Dear friends and colleagues,
the registration for the PATA-Days is now online at pata-days.org. We used the acronym now to avoid the long title (4th International INQUA Meeting on Paleoseismology, Active Tectonics and Archeoseismology, 9-15 October, Aachen, Germany) and to do a favour to our Spanish friends…
Please find all information at the new website, including the abstract template.
The deadline for registration and abstract submission is 15 July.
Dear friends and colleagues,
in 2013 we will organize the 4th International INQUA Meeting on Paleoseismology, Active Tectonics and Archeoseismology in Western Germany. The online registration will open soon at paleoseismicity.org and additional information will follow during the next days.
Date: 9-14 October 2013
Location: Aachen, Germany
In September, Klaus and me lead a MSc student excursion to southwestern Germany. We not only went through the entire stratigraphy of that area (mainly Triassic and Jura), but also visited the salt mine in Stetten, quarries in Dotternhausen (opalinus clay, posidonia schist, Malm), the Kaiserstuhl carbonatite volcano complex and the Upper Rhine Graben area. One of my personal highlights was the Freudenstädter Graben, a small tectonic graben striking NW-SE, whose NE main fault is exposed in an old mine in Hallwangen. more
2012-09-11 | in Paper | 2 responses
A new paper has been published online first by Hinzen et al. on their archeoseismological study in Cologne, Germany. During recent archeological excavations, a number of damaged structures from Roman to Medieval times have been discovered and described among them a synagoge, the Praetorium, and a Roman well. Since damaging historical earthquakes are documented for the Lower Rhine Embayment, seismic shaking was a good guess to have caused the observed damage. more
A new earthquake catalogue has been published by the GFZ Potsdam (German Research Centre for Geosciences). The Database covers the European-Mediterranean area and reaches back to AD1000. This is good news and an important step on our long way to collect all earthquake information available in one place. I say it’s a first step only, because we know much more than the catalogue incorporates: Besides ~100 years of instrumental records we have historical data covering hundreds of years in many regions, but reaching back to some thousands of years in regions like Greece and Israel. Then, there’s archaeoseismological data of course and paleoseismology, which can resolve events that happened thousands of years ago. more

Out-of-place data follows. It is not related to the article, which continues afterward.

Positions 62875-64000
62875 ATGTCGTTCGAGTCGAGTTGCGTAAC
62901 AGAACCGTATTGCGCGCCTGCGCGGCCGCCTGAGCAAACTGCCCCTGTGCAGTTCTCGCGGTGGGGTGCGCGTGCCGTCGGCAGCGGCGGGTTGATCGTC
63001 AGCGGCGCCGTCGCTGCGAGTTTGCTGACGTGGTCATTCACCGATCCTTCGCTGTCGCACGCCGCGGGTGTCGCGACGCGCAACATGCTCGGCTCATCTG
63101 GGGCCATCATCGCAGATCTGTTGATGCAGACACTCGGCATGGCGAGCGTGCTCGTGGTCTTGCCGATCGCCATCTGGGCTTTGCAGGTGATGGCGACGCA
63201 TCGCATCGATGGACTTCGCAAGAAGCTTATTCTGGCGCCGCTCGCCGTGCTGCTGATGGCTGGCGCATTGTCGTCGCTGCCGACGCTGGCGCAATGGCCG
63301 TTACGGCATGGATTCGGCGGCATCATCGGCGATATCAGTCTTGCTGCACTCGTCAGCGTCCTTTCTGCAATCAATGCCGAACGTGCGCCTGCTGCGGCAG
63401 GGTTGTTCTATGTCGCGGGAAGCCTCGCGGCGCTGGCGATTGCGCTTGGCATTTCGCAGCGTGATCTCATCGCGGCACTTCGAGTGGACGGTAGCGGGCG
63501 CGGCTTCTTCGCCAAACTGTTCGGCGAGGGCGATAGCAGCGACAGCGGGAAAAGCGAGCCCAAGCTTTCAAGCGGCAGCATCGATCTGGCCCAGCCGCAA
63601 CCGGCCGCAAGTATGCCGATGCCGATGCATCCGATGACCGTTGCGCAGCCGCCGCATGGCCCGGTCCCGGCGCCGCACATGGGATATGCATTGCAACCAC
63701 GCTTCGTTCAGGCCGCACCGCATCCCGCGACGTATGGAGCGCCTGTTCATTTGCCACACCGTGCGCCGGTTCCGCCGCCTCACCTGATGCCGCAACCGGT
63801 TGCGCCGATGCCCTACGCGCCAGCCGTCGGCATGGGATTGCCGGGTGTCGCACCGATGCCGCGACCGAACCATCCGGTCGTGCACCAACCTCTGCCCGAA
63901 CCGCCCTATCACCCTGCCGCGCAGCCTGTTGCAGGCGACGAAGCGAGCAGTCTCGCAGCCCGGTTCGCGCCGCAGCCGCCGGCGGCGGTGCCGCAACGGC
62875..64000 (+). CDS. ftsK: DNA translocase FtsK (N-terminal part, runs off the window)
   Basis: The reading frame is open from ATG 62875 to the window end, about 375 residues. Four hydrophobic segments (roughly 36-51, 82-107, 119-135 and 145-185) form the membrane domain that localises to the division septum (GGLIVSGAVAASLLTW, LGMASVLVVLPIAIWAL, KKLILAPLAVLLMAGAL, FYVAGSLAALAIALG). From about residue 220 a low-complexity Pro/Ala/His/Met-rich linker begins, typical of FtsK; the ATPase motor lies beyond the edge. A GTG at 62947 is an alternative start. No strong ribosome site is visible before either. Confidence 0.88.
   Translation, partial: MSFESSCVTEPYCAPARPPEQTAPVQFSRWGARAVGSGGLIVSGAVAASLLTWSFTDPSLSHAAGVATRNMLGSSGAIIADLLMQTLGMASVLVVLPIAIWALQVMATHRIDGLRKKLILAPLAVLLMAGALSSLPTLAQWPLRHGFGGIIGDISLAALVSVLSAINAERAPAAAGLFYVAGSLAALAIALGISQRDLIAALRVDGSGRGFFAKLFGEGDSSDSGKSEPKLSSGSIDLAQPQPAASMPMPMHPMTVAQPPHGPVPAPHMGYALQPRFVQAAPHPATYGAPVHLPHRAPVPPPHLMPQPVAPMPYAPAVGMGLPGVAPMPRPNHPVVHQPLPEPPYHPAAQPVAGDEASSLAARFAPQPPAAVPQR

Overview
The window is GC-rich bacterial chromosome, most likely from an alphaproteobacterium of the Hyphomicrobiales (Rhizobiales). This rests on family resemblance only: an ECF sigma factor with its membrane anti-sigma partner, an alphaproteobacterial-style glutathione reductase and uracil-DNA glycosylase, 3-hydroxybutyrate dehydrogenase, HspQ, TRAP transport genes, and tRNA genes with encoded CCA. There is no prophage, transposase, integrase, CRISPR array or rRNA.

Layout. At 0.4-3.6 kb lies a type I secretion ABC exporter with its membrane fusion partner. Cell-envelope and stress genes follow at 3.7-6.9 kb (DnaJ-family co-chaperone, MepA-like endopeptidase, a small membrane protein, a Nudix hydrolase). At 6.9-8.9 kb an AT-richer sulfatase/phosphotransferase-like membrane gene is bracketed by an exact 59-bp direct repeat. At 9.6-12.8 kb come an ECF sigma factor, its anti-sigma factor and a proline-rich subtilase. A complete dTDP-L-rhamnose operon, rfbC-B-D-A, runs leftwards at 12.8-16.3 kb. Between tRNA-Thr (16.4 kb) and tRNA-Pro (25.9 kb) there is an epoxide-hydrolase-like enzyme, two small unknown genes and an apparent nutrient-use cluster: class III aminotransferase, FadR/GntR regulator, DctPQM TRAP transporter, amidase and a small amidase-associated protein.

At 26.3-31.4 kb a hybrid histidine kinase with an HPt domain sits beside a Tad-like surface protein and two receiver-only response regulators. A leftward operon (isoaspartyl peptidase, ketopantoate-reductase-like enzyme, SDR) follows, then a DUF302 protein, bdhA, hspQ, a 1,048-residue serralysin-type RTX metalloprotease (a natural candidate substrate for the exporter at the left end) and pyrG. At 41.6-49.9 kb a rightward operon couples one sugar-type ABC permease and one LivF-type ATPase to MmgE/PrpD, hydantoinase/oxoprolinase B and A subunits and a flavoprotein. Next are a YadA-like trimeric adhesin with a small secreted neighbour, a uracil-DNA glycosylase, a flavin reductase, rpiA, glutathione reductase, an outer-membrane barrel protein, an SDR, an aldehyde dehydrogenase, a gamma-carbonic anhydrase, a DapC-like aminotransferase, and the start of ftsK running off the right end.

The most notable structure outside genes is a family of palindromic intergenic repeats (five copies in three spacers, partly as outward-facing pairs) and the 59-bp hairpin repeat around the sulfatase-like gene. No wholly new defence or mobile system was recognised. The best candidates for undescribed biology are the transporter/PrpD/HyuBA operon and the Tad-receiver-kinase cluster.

This week’s Friday links are almost entirely earthquake related.
On James’ Empty Blog you can find some scary but interesting videos from the Japan tsunami area.
The 3rd INQUA-IGCP567 international workshop on paleoseismology and archeoseismology will take place in Mexico in November 2012. It’s the 100th anniversary of the Acambay Earthquake.
Sorry for starting with a non-geological link again, but it’s important: We have two more elements! Well, two more names in the periodic table at least: Flerovium (element 114, atomic mass 289) and Moscovium (element 116, atomic mass 292). Welcome! more
2011-04-09 | in Paper | 2 responses
Now the EGU2011 in Vienna is over. Thousands of scientists have attended the meeting and more than 13,000 abstratcs were presented. Approx. 20,000 portions of Gulasz and 100,000 Wiener Schnitzels were served, hektoliters of wine and beer went down the throats of thirsty scientists. Some people say the EGU contributes with 10% to the income of Vienna’s bartenders. Several contributions dealt with paleoseismology, paleoseismicity, archeoseismology and paleotsunamis especially on Monday and Friday. more
The Christchurch earthquake was the main topic of the Geoblogosphere this week. A great analysis on the effects was provided by Dave Petley in his Landslide Blog. Highly Allochthonous reasoned on seismic lensing, Ontario Geofish posted a lot on building security, and countless news sites came up with photos and reports. Frank Taylor, who hosted the GoogleEarthBlog before he left for a sailing trip around the world, was in Christchurch next to the Cathedral when the quake happened. On his Tahina Expedition website he reports on his experiences.
The deadline of the International Workshop on Advanced Ground Penetrating Radar (IWAGPR) to be held in Aachen, June 2011 has been extended to 28 February:
Due to many requests for extension, we have extended the deadline for submitting an extended abstract (camera ready paper, 4-6 pages) for IWAGPR2011 to February 28, 2011.